What To Do When Your Boss Leaves


You're a few months into a new job or comfortably settled in after a year, when *explosion sound*—your boss announces that s/he is leaving. It's a jarring experience that can leave you feeling abandoned and panicked. A boss can be a huge reason why you accepted a job, and suddenly the situation is not what you signed up for. But bosses are people too, and having one that leaves before you do is a fairly common scenario. Here are some pointers in case it happens to you. 

Understand Their Reason for Leaving
Ideally you've built the type of relationship where your boss will voluntarily tell you why s/he is leaving, because their reasoning can help shape your reaction. Sometimes people leave for personal reasons (wanting to live in a different city), or for professional reasons (like a new opportunity at a different company). If your boss is being pulled away to something new, then wish them well and be sure to get their personal email so you can stay in touch. 

On the other hand, if your boss' reason for leaving is due to frustration or issues with the current company, then it's worth having an honest conversation with them. You deserve to know if there is info your boss is privy to or larger problems that you might not see. This doesn't mean you also have to leave—just try to get all the information so you can make your own decision. 

Understand the Company's Coverage Plan
Your work continues even when your boss leaves, so understanding who is going to be overseeing you and your projects is critical to make sure a) you're still able to do your job, and b) you don't fall through the cracks at the agency. Your departing boss will most likely help create a coverage plan, but if not, talk to your boss' boss or HR team to determine who you'll be reporting to, and the timeline for finding your boss' replacement.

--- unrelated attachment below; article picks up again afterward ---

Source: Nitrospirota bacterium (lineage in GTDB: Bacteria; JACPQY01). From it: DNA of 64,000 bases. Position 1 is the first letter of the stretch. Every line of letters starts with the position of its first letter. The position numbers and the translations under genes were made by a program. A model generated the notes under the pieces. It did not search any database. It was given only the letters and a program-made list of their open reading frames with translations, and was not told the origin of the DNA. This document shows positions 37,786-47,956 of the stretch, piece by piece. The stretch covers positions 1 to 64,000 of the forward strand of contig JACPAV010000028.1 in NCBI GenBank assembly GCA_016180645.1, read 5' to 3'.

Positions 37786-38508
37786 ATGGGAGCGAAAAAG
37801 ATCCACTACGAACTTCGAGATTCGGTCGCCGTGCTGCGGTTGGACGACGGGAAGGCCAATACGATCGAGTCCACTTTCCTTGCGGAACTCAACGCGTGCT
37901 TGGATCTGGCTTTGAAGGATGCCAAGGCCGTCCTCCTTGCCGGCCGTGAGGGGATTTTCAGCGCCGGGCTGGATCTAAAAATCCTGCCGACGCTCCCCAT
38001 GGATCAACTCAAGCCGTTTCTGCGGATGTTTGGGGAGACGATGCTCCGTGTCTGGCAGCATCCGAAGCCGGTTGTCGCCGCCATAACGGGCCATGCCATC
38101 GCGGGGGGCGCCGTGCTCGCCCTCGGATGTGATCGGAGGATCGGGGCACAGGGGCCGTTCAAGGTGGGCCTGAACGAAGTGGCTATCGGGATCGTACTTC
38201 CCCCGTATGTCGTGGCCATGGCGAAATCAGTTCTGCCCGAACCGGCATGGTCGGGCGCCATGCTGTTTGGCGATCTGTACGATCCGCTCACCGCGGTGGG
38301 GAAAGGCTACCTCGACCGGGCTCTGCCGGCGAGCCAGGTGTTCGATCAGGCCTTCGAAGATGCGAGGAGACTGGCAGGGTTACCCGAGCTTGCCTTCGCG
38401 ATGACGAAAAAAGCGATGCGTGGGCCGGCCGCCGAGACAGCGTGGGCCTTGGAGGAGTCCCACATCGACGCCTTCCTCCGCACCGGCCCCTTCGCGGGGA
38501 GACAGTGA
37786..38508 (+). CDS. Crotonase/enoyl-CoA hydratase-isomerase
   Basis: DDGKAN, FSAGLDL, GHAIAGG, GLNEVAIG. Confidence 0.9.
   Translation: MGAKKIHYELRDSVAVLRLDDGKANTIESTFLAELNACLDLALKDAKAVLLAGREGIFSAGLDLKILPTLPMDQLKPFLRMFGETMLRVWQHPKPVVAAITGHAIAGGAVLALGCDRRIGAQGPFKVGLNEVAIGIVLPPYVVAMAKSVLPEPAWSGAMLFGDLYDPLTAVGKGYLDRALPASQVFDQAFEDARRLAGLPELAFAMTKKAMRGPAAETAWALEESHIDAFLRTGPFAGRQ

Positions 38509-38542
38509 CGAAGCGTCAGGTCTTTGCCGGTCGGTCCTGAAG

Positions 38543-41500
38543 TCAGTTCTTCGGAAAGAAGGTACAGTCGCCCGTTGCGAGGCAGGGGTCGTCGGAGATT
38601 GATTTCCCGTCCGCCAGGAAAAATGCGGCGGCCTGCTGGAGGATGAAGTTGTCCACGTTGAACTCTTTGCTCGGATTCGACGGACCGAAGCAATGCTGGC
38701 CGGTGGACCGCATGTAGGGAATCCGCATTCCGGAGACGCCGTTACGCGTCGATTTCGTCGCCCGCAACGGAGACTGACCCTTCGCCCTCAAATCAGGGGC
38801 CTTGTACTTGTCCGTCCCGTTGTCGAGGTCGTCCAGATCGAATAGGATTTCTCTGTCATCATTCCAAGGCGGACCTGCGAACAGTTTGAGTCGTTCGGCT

Make Your Needs Known
Your boss is typically the person who's most familiar with how you like to work, what you're working on, and the amount/type of support you need. Be sure to communicate all this to whomever will be overseeing you, the HR/talent development team, as well as other team members you work with. This is also a good time to address things that you need that you weren't getting from your former boss. 

Image from    T    alk Stoop

Image from Talk Stoop

Seize Opportunities to Keep Things Running Smoothly
A departure can throw a team and company off its game, so find ways to help right the ship. Put together an on-boarding kit for your new boss—you have a lot of knowledge and insight into how the team functions that they might not have. Step up and take on more responsibility where you can—it can be a great way to show that you're ready for a promotion. Lastly, someone leaving can be a huge downer, so the more you can help keep the team's morale high, the sooner things will feel back to normal. Your attitude and demeanor is influential in the office, especially if there are interns looking up to you.

You got this,